JAKARTA, Oct 3 (Reuters) An Indonesian businessman's bid to make polygamy easier was rejected today by the country's constitutional court.
Indonesia allows polygamy, but according to the marriage law, a man can only get court approval to take a second wife if his first wife agrees, or if she is disabled or cannot have children.
Businessman Muhammad Insa, the petitioner in the court case, argued that those conditions effectively prevent polygamy, and this has meant that many men avoid registering their second marriages. As a result, children from unregistered marriages often lose their inheritance rights and other benefits.
The court said in its ruling that the articles were not against the constitution or against the tenets of Islam, which allows multiple marriages on condition that wives are treated fairly.
''These articles ... are intended to protect the basic rights of wives and prospective wives of men who engage in polygamy,'' court chief Jimly Asshiddiqie said.
Insa said the decision was unfair.
''I'm not happy. With such conditions, polygamy cannot be practiced,'' he told reporters, adding ''I will continue my struggle with other people or groups.'' The polygamy debate in Indonesia, the world's most populous Muslim country, heated up last year after a popular Islamic cleric announced that he had taken a second wife.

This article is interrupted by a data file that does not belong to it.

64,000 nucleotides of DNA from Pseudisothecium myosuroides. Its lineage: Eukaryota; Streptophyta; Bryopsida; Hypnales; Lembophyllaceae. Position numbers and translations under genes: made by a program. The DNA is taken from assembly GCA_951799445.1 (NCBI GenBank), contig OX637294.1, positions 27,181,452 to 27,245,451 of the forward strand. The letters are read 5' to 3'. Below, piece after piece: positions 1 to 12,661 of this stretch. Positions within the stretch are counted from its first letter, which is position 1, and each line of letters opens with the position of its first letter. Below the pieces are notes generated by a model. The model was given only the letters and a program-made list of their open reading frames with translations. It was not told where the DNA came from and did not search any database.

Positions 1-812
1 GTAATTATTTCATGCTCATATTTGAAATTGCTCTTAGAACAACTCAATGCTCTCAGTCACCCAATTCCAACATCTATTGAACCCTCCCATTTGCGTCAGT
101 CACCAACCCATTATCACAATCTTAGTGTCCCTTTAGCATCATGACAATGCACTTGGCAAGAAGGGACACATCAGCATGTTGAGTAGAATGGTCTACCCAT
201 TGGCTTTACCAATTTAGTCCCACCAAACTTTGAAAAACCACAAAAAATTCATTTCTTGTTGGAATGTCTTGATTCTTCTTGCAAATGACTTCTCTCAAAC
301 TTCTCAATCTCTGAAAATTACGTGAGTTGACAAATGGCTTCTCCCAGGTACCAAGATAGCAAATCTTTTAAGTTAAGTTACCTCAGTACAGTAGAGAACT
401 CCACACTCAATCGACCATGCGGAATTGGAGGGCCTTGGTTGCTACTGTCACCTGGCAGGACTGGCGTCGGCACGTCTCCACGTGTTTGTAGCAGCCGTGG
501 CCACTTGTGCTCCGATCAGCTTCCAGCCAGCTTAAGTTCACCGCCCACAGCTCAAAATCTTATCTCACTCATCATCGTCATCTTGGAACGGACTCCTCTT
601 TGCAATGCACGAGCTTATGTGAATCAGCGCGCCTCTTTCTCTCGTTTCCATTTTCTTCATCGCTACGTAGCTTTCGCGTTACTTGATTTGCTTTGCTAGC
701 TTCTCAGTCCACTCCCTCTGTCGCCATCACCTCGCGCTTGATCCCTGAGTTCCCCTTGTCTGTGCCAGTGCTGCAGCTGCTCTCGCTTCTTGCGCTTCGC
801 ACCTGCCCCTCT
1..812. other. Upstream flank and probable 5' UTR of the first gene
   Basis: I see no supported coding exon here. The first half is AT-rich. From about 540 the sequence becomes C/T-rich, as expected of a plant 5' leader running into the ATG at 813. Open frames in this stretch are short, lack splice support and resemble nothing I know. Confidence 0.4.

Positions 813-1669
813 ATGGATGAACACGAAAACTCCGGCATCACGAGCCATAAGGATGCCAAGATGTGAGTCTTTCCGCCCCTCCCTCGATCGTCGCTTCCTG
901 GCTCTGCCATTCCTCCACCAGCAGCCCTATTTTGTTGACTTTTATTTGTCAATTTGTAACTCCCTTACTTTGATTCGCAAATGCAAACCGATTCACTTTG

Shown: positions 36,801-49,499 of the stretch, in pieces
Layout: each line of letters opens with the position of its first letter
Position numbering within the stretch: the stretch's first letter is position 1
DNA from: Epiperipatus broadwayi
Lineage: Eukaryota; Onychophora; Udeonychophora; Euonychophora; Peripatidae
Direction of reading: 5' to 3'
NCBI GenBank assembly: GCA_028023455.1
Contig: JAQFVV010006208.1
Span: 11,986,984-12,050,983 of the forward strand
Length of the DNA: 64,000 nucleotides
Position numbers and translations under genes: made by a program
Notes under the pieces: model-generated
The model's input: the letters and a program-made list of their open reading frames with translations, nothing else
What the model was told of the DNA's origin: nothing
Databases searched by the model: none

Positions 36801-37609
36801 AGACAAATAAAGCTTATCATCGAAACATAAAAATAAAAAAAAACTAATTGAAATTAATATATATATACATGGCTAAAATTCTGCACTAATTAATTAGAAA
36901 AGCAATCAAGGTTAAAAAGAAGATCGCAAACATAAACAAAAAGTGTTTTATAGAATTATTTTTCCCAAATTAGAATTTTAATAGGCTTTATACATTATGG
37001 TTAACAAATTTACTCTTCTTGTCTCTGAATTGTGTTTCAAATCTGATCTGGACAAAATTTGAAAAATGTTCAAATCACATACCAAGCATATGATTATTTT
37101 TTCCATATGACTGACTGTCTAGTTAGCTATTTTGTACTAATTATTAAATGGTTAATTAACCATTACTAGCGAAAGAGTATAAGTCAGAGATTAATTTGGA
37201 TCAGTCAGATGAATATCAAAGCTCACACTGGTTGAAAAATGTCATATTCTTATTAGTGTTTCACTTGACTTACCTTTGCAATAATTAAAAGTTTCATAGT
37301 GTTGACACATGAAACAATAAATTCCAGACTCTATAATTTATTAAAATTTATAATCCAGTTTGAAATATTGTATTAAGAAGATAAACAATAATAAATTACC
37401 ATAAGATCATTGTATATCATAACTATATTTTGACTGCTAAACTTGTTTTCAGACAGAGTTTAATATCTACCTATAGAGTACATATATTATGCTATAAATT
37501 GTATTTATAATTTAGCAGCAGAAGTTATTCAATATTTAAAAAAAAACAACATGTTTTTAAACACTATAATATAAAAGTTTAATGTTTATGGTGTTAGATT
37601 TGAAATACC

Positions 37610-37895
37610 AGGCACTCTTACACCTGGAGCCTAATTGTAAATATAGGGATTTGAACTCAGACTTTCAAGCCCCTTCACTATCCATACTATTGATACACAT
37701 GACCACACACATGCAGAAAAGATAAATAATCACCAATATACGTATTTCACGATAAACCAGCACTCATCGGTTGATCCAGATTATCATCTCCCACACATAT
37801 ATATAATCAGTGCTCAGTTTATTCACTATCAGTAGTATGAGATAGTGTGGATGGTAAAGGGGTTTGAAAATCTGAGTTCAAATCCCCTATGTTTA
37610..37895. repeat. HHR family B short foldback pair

Abdullah Gymnastiar, a turban-clad, leather-jacketed preacher, is a household name in Indonesia because of his relaxed sermons on Islam that strike a chord with ordinary people charmed by his chatty, youthful style.
But his popularity declined after his second marriage was made public.
Though not widely practiced among ordinary Indonesians, polygamy has some prominent advocates, including restaurateur Puspo Wardoyo who has four wives, and who has been at the forefront of a campaign to promote multiple marriages.
Wardoyo's popular chain of restaurants is renowned for its ''polygamy juice'', a mixture of four tropical fruits, and ''polygamy vegetables'', a four-vegetable combo.
REUTERS SG BST1252